This is what we learnt about the Indian cricket team after the 1st ODI against Australia

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India vs Australia | Takeaways: Teams entering final stretch and India’s lack of plan against Glenn Maxwell

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Bastab K Parida


An MS Dhoni-Kedar Jadhav special helped India secure a six-wicket victory on a massively two-paced and difficult Hyderabad wicket. While the match line-up was a clear indication of the team’s priorities, it also brought Mohammed Shami ahead of Bhuvneshwar Kumar for the World Cup.

Priorities are clear for the teams

It is the last ODI series for India ahead of the World Cup, and the second last for Australia. So you expect the series to be dominated by the talks of the impending event and how the teams are going to settle their combinations for the showpiece extravaganza. This game proved that the teams are not thinking of anything else as India picked Ravindra Jadeja in place of Yuzvendra Chahal while Australia jettisoned Jhye Richardson for Jason Behrendorff and Ashton Turner was handed his debut.

Let’s look at the situation of India first. With MS Dhoni, Kedar Jadhav, Hardik Pandya taking on the No. 5, 6, and 7 positions respectively in the World Cup playing XI, one of Jadhav and Pandya could easily complement the other four bowlers. However, the question that arises is who could be the second proper spin option alongside Kuldeep Yadav? With the rain in the air for most parts of English summer, can India afford to have two wrist-spinners in the team? 

In their ODI careers ahead of this game, Chahal and Kuldeep have 77 and 71 wickets to their name from 40 and 39 ODIs respectively, but since the beginning of 2018, Chahal has shown a consistent decline as he has picked 44 wickets in 23 ODIs as opposed to Kuldeep's 55 in 25. He has been handed the job of containing the runs in the middle-overs and if that is the role of him in the team now, then having Jadeja would prove ideal as he gives the extra batting depth to the team in the World Cup. The game today gave an idea of how it looks like.

Australia also did their fair share of experiment with the team as they have included Jason Behrendorff despite Richardson doing well against India in their last tour back home. Under ideal circumstances, Australia will go with Mitchell Starc, Josh Hazlewood and Pat Cummins, but Kane Richardson’s injury brought up the fact that who would be the fourth bowling option. While Jhye Richardson has already been tested in the ODIs, Behrendorff was brought into the team to offer the variety of the left-arm-kind, which means replacing an injury-prone Starc wouldn’t be a big problem lest the situation arises.


Shami throws an interesting conundrum for India

The moment it seemed like India have already settled with their team combination for the World Cup opener, Mohammed Shami has disturbed it with some impressive performances in the last nine matches. If India go with the combination of two pacers, and one among Vijay Shankar and Hardik Pandya, with Kedar Jadhav, then would they settle with one among Shami or Bhuvneshwar Kumar for the role of Bumrah’s bowling partner.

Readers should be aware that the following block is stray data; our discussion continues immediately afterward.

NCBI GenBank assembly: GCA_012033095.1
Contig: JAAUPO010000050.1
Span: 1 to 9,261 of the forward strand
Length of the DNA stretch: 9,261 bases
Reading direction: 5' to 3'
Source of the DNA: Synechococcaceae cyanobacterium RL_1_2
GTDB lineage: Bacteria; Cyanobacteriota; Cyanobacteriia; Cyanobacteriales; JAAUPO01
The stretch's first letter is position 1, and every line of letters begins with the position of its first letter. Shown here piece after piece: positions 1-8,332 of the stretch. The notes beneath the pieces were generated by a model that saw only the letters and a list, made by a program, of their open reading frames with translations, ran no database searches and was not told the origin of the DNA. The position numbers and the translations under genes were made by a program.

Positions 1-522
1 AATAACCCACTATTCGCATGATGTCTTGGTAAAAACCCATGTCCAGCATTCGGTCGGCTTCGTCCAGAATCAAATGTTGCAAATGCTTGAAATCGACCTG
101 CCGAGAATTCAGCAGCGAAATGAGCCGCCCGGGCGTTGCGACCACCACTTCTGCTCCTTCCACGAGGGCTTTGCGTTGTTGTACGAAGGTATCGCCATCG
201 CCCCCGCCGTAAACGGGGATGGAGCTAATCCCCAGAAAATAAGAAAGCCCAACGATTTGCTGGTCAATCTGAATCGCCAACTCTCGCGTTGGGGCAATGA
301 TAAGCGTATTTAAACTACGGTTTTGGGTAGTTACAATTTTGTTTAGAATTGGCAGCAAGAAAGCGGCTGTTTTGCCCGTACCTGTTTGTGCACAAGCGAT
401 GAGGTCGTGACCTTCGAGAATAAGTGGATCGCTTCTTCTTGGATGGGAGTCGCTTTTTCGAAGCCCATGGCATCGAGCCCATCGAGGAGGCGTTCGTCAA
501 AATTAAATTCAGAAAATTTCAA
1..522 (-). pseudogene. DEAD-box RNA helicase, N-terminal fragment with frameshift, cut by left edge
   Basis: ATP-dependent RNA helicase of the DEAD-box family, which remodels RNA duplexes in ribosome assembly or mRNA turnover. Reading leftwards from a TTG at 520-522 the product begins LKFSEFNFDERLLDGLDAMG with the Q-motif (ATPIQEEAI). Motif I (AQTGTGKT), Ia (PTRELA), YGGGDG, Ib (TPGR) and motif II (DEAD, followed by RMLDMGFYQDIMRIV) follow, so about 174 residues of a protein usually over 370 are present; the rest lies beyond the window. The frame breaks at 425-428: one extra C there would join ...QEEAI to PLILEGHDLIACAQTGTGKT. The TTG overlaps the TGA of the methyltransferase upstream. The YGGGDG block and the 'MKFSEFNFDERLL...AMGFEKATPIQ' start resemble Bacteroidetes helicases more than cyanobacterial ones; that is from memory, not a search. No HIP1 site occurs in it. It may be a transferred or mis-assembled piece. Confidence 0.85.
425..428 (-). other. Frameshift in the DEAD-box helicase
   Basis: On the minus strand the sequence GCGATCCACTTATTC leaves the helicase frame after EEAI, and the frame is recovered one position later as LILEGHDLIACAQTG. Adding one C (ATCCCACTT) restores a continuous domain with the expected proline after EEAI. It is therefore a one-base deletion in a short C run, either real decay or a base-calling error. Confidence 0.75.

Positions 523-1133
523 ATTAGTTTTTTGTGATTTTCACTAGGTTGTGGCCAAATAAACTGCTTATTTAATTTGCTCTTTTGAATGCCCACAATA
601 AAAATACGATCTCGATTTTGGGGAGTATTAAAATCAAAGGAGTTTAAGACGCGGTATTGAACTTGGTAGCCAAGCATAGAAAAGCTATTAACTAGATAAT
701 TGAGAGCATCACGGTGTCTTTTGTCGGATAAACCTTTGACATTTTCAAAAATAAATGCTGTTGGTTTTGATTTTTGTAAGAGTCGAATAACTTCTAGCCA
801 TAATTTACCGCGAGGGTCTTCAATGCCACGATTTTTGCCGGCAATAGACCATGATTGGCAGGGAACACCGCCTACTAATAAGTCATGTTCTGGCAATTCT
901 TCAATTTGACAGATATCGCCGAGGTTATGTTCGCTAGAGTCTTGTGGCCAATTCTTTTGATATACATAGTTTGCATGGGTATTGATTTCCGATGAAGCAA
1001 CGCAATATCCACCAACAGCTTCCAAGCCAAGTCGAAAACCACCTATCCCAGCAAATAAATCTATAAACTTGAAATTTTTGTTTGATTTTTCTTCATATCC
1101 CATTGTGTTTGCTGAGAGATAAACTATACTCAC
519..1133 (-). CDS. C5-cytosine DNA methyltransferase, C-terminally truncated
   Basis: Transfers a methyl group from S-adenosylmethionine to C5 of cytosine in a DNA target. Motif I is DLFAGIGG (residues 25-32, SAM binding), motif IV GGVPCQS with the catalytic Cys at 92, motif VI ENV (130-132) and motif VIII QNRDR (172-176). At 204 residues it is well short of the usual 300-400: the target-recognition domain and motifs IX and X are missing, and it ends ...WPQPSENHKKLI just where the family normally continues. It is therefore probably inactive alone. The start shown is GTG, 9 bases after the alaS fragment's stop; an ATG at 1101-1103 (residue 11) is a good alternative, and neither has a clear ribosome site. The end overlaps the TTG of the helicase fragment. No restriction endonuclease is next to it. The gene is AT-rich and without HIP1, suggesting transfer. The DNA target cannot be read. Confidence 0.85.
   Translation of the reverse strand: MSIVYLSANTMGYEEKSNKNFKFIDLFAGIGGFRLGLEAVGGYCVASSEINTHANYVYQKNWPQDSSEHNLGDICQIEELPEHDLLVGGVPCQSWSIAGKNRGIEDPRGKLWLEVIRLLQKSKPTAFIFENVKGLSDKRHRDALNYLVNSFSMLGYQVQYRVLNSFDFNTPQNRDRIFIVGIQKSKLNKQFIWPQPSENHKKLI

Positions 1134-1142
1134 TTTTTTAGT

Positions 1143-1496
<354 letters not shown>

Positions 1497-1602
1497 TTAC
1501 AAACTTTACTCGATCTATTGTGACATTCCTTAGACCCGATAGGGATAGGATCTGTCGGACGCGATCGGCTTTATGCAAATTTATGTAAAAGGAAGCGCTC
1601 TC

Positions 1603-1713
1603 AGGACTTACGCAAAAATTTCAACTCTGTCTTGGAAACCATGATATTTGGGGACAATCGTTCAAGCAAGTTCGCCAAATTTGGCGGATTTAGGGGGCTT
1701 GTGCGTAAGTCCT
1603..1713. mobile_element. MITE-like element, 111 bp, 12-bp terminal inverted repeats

Looking at their records statistically, there is not a lot to separate them. Since October 2018, when Shami made a limited-overs comeback, Bhuvneshwar has 18 wickets from 11 matches while Shami picked up 17 wickets from two fewer matches. While Bhuvneshwar is averaging a bit less than the Bengal pacer and a tad more economical, an aspect that goes in favour of Shami is his partnership-breaking ability in the middle-overs. 

Of course, the white cricket ball has stopped reverse swinging ever since two-ball system post the 2015 World Cup, but Shami is actually quite good in dismissing few more batsmen in the middle overs with his raw pace that generate enough seam movement at times thanks to his ability to keep his wrist firm and straight behind the ball every single time he bowls. His wrist is firmly positioned at the point of delivery and his split fingers come down forward in such a way that the seam invariably comes out bolt upright which is helpful in dry English conditions. 

If the wicket has enough moisture in it, then Bhuvneshwar can be an option to exploit that in England, but India won’t be placed at a bad position if they start with Shami instead as he provides the cushion of those three overs between 25th to 40th over when the team jostles for wickets.

Did India have a plan against Maxi?

The way Glenn Maxwell batted in the T20I series against India, it left many fans gasping for air. One of the finest T20I batsmen was taking on a lethal bowling unit with disdain thanks to the amazing ability of not playing the bowler or the ball that is bowled to him but the field that has been set for him. He is simply ahead of the percentage cricket, which like AB de Villiers and Chris Gayle, is very much uncomplicated for him. However, India seems to have learnt a little from the Chinnaswamy ball-bashing.

Maxwell is not well-built like Gayle nor does he have a lot of muscle power like MS Dhoni or a Kevin Pietersen and to cover that side, he uses his quick hands which allows him to generate great bat speed. There's no substitute for hitting the ball hard once it gets old and the field spreads and Maxwell does that brilliantly when the ball hold the line or lands on the half-volley. India served him on a platter today. 

There was hardly a wide bouncer to him and when they even did try that, they failed to keep at it consistently. Of course, Maxwell didn’t race at all and found the two-paced nature of the surface a bit too hard to overcome. But how could you explain that Vijay Shankar landing the balls exactly at the position where Maxi hit them for sixes in the last game both the sides met. Well, one will have to struggle hard to find an answer for that.

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